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Andrej Karpathy’s introduction to Large Language Models (LLM)

This is a 1 hour introduction to Large Language Models (LLM), the core technical component behind systems like OpenAI’s ChatGPT, and Google’s Bard.

What they are, where they are headed, comparisons and analogies to present-day operating systems, and some of the security-related challenges of this new computing paradigm.

[1hr Talk] Intro to Large Language Models

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How a small plane’s 16-day trip from Vermont to Florida might foreshadow a new era of battery-powered air

NY Times »

Chris Caputo stood on the tarmac at Burlington International Airport in Vermont in early October and looked to the clouds in the distance. He had piloted military and commercial aircraft over a long career, racking up thousands of flight hours, but the trip he was about to take would be very different.

That’s because the airplane Mr. Caputo would fly runs on batteries. Over the next 16 days, he and his colleagues flew the plane, a CX300 built by their employer, Beta Technologies, down the East Coast. They would make nearly two dozen stops to rest and recharge, flying through congested airspace over Boston, New York, Washington and other cities.

U.S. dietary guidelines may soon warn against ultraprocessed foods

Washington Post »

In recent years, dozens of studies have found that people who consume a lot of ultra-processed foods have higher rates of weight gain, obesity, cardiovascular disease, cancer, diabetes, and other chronic diseases.

Nutrition experts say that highlighting ultra-processed foods in the upcoming guidelines could have a significant effect on the country’s diet and national food programs. The dietary guidelines help determine which foods can be served to the approximately 30 million American children who participate in the National School Lunch Program. The guidelines influence the food industry, food assistance programs, and agricultural production.

How Industrially Produced Edible Substances took over your shopping basket, and what are they doing to us?

It’s cheap, attractive and convenient, and we eat it every day – it’s difficult not to. But is ultra-processed food making us ill and driving the global obesity crisis?

Bee Wilson, via The Guardian »

Ultra-processed foods (or UPF) now account for more than half of all the calories eaten in the UK and US, and other countries are fast catching up. UPFs are now simply part of the flavour of modern life. These foods are convenient, affordable, highly profitable, strongly flavoured, aggressively marketed – and on sale in supermarkets everywhere.

You might say that ultra-processed is just a pompous way to describe many of your normal, everyday pleasures. It could be your morning bowl of Cheerios or your evening pot of flavoured yoghurt. It’s savoury snacks and sweet baked goods. It’s chicken nuggets or vegan hotdogs, as the case may be. It’s the doughnut you buy when you are being indulgent, and the premium protein bar you eat at the gym for a quick energy boost. It’s the long-life almond milk in your coffee and the Diet Coke you drink in the afternoon. Consumed in isolation and moderation, each of these products may be perfectly wholesome. With their long shelf life, ultra-processed foods are designed to be microbiologically safe. The question is what happens to our bodies when UPFs become as prevalent as they are at the moment.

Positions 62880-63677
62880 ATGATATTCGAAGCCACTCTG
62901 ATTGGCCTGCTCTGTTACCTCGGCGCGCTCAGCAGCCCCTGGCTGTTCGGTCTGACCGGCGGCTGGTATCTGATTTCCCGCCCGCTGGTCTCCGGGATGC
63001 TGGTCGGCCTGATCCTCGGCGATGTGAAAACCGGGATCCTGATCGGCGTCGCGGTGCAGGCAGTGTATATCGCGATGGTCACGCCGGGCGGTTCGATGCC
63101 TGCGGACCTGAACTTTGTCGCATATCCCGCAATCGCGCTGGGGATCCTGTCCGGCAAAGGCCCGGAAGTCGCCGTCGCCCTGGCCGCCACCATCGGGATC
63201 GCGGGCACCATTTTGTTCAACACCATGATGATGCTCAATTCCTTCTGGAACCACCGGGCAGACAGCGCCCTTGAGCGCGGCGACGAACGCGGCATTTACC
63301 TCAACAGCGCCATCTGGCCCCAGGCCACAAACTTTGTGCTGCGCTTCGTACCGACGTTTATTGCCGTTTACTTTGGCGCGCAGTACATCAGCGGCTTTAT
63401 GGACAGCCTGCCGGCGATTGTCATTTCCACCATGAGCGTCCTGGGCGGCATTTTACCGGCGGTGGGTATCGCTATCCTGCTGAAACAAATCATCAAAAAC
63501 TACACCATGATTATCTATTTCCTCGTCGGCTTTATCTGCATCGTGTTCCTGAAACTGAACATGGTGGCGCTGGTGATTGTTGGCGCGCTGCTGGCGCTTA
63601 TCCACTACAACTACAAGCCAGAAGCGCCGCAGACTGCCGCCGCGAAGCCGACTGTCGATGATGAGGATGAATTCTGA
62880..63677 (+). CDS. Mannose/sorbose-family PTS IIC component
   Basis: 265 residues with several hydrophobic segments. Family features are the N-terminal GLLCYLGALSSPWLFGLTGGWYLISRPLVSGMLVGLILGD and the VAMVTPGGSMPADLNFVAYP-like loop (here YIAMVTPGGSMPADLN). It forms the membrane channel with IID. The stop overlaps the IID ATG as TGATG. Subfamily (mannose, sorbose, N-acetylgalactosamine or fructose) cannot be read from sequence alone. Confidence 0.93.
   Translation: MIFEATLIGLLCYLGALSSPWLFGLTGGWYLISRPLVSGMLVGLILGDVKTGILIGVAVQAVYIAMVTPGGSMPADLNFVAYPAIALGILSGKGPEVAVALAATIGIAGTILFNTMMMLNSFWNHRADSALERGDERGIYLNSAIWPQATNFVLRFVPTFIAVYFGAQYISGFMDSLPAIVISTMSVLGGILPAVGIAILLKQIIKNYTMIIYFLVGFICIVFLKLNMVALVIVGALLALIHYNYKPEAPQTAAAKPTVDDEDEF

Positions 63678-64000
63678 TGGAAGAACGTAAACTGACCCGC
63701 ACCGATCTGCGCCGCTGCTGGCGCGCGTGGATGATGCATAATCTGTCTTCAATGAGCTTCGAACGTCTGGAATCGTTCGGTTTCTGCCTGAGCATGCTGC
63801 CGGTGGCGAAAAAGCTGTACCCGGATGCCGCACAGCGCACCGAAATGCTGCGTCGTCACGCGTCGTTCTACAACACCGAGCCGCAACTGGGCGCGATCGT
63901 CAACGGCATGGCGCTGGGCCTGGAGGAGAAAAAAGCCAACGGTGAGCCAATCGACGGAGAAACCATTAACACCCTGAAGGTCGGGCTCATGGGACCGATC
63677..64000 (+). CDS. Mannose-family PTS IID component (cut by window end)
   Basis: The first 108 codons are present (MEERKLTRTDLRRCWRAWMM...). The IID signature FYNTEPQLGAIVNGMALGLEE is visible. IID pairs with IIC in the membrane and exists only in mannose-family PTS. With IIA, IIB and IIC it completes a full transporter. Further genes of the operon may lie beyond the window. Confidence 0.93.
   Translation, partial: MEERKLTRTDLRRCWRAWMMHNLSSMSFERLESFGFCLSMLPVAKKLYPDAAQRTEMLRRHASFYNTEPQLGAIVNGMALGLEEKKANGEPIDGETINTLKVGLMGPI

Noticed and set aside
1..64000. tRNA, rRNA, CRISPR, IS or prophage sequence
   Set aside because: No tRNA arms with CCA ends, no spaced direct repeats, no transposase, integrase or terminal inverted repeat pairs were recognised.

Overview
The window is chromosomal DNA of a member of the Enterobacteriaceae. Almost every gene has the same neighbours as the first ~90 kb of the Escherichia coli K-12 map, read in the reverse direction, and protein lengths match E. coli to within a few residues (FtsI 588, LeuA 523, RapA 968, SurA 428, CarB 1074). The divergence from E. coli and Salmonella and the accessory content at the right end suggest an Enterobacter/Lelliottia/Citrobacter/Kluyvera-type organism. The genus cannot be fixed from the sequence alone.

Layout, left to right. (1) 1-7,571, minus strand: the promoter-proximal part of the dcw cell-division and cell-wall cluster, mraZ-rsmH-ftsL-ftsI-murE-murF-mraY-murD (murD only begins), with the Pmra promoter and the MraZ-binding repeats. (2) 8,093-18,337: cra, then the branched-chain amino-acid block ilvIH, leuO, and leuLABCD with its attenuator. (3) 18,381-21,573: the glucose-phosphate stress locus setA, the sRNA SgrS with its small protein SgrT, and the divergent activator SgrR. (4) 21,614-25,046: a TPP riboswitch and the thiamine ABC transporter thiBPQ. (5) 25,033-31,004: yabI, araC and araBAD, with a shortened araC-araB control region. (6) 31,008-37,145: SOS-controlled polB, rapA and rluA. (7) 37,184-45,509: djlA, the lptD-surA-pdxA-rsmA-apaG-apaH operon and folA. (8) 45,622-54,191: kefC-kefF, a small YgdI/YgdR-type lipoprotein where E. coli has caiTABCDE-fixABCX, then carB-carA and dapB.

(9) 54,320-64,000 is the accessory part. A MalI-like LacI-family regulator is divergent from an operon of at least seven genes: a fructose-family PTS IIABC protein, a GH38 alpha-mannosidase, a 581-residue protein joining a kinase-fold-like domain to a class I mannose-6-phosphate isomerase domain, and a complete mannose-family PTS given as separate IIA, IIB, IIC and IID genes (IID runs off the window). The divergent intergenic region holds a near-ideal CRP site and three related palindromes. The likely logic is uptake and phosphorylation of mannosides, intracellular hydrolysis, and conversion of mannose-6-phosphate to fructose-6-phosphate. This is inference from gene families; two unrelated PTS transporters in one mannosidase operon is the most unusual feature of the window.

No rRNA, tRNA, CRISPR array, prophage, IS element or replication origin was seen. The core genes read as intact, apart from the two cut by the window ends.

Evidence now suggests that diets heavy in UPFs can cause overeating and obesity. Consumers may blame themselves for overindulging in these foods, but what if it is in the nature of these products to be overeaten?

Listen to the podcast version of this article »

UN Secretary-General António Guterres expresses concern over ‘clear violations of international law’ in Gaza [Updated]

via The Guardian »

UN chief expresses concern over 'clear violations of international law' in Gaza

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Speaking at the UN on 24 October, Secretary-General Antonio Guterres alleges “clear violations of international law” in Gaza and urges an immediate ceasefire as Israel pounds the Palestinian territory in response to Hamas attacks.

Appeals for a cease-fire dominated a UN Security Council meeting yesterday.

Israel has legal obligations under international law to abide by during its campaign against Hamas. Israel must not use starvation of Palestinian civilians as a weapon of war or for any reason.

Yet, Israeli officials called on the UN chief to resign after he said that Israel is responsible for “clear violations of international law” and that the Hamas attack on southern Israel on October 7 “did not happen in a vacuum. The Palestinian people have been subjected to 56 years of suffocating occupation.”

More » Financial Times

The UN chief Antonio Guterres’ unedited and full addresses to the Security Council on situation in the Middle East is also available.

The US secretary of state, Antony Blinken, said Palestinian civilians ‘must be protected’ during a speech to the UN security council on Tuesday.

Palestinian civilians must be protected, says Antony Blinken

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Updated 2023.10.25

UN secretary general António Guterres said he was shocked by ‘misrepresentations’ of the speech he made on Tuesday at the UN security council in which he said Hamas’s attack on Israel ‘did not happen in a vacuum’. Israel called for his resignation after he made the speech and its ambassador to the UN, Gilad Erdan, accused him of ‘justifying terrorism’.

UN's António Guterres says he is shocked by 'misrepresentations' of his comments on Israel

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Women Peace Security Index for 2023

Georgetown University’s Institute for Women, Peace and Security (GIWPS) seeks to promote a more stable, peaceful, and just world by focusing on the important role women play in preventing conflict and building peace, growing economies, and addressing global threats like climate change and violent extremism.